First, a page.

Of Things Evil,
came less swiftly to Stirling. Incarcerated at Moyamensing Prison in South
Phila-delphia and diagnosed with consumption (tuberculosis) and "other
diseases," he lost 50 pounds and was pronounced mentally and physically
unfit to face trial, which was twice postponed. It finally took place
on April 29, 1901.
Perry, as a witness for the prosecution, repeated
the basic elements of his confession: he met Ivory and Stirling near the
Market Street Bridge, went with them to Buffalo Bills Wild
West Show in the North Philadelphia trainyards, back to eat at the Market
Street restaurant, back again to the show grounds, then back once more
to murder Whitesome 12 to 15 miles of walking. Perrys confession
included one detail so unlikely as to be strangely convincing: while standing
guard during the robbery, at 10 oclock in the evening, he heard
the distant strains of music from an Italian organ grinder.
contrast, Ivory dropped a bombshell the following day. When asked to tell
the truth and protect his immortal soul, he replied: "Ill tell
the truth so far as I know. What I dont know I wont say nothin
about." "Well," asked the district attorney, "what
do you know?" "All I know is I wasnt there, and I dont
think Stirling was there either." Ivory even denied that he had signed
the two confessions.
repeated that he was in Harrisburg at the time of the murder. This claim
was supported by Sarah Gray, proprietor of a Harrisburg restaurant, who
recalled him asking for a free meal, which she refused, only to have it
paid for by "a colored regular," Robert Boone. Philadelphia
detectives, however, said that when they first showed her Stirlings
picture, she could not recall him. Boone could not clarify the matter.
He had died three weeks before the trial.
jury kept up the suspense for a bit, deliberating for three hours on April
30, then retiring before handing in their verdict at 10 a.m. on May 1:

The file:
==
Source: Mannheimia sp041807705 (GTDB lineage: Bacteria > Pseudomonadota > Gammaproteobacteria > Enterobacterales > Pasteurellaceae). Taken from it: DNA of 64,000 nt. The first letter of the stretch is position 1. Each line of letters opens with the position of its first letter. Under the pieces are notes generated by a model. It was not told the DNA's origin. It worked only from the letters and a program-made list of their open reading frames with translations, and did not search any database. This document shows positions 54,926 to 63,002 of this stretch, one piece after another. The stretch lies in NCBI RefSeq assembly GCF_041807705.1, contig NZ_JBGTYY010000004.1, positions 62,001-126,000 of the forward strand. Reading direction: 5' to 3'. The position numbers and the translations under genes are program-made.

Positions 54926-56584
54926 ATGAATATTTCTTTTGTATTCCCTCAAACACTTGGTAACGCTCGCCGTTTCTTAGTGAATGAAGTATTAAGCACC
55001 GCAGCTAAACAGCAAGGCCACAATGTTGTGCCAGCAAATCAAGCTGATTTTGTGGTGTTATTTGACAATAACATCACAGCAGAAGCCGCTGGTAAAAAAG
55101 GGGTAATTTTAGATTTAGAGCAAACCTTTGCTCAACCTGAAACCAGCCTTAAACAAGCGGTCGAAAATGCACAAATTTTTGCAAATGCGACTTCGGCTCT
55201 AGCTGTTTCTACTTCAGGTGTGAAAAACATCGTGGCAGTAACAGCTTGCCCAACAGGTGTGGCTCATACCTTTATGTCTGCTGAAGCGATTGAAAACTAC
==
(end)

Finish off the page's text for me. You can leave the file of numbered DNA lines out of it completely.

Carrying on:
guilty of murder in the first degree.
October 8, 1901, Ivory and Perry ascended a scaffold for the first double
hanging in Philadelphia in 50 years. It was not a shining example of the
gallows art. Neither mans neck was broken in the simultaneous drop.
Ivory was relatively lucky, noted the Telegraph reporter; he fell
immediately unconscious. Perry struggled and strangled in his harness
for 17 minutes before suffocating.
followed them on February 27, 1902. At his hanging the press unearthed
their "terrified-Negro" image, noting that his knees shook and
that he required two men to assist him up the stairs to the gallowsconveniently
forgetting that they had earlier described him as so mentally and physically
wrecked by disease and prison life that he was barely able to walk. This
time the hangman had done his homework. Stirling died of a broken neck.
elements of this case lie like shards of glass
from a hundred broken containers, impossible to reconstruct. Whatever
the objective truth of the case, it is clear that Justice kept both thumbs
on the scales. Perry and Stirling were most likely innocent; nothing ties
them to the crime but the presence of a watch (Perry) and three highly
suspect eye witnesses (Stirling). A convincing case could be made for
Ivory as lone murderer, attempting to foist blame on a non-existent partner.
For what its worth, I believe Roy White was murdered by Henry Ivory
and Ward Knight, his boxcar companion and (possibly) Wilmington neighbor.
Why the police kept an uncharacteristic distance from Knight will remain
forever a mystery.
have not yet uncovered a single reference to the police and court proceedings
in Dean Lewiss voluminous office correspondence, which includes
numerous references to his personal sense of loss at Whites death
and to any number of more frivolous matters. (Lewis seems to have saved
copies of every letter or note he ever made.) I wish there were some way
to know how those at the Law School reacted to such a blatant miscarriage
of justice done in the name of White and of the law.
Certainly, Whites death reverberated across
the campus in a personal sense. Though the Pennsylvanian (the earlier
incarnation of the Daily Pennsylvanian) seems to have largely ignored
a case amply covered in the city dailies, it did carry a letter from Raymond
Alden of the College which attempts to catch the special quality of White:
"I am sure there are many members of the University who, like myself,
knowing him only in the way of cursory acquaintance, yet found that acquaintance
a real pleasure and uplift. There are a few men from whom it is a happiness
to have a smile and a passing word, one does not precisely know why."
At a memorial service arranged by Roy Whites
students, Dean Lewis delivered this eulogy: "He died just as the
struggles of his earliest manhood seemed about to bear rich fruit. And
yet I think his life was long enough to some of those who knew him to
leave a lasting influence, and to be for us all a lesson. Roy White was
... of things evil as simple as a little child."
Derek Davis C61 is a writer in Philadelphia.
All background materials for this article can be found at the University
of Pennsylvania Archives and Records Center. The major source is two huge
scrapbooks, compiled by an unknown hand, holding virtually every local
news report of the case over its two-year existence.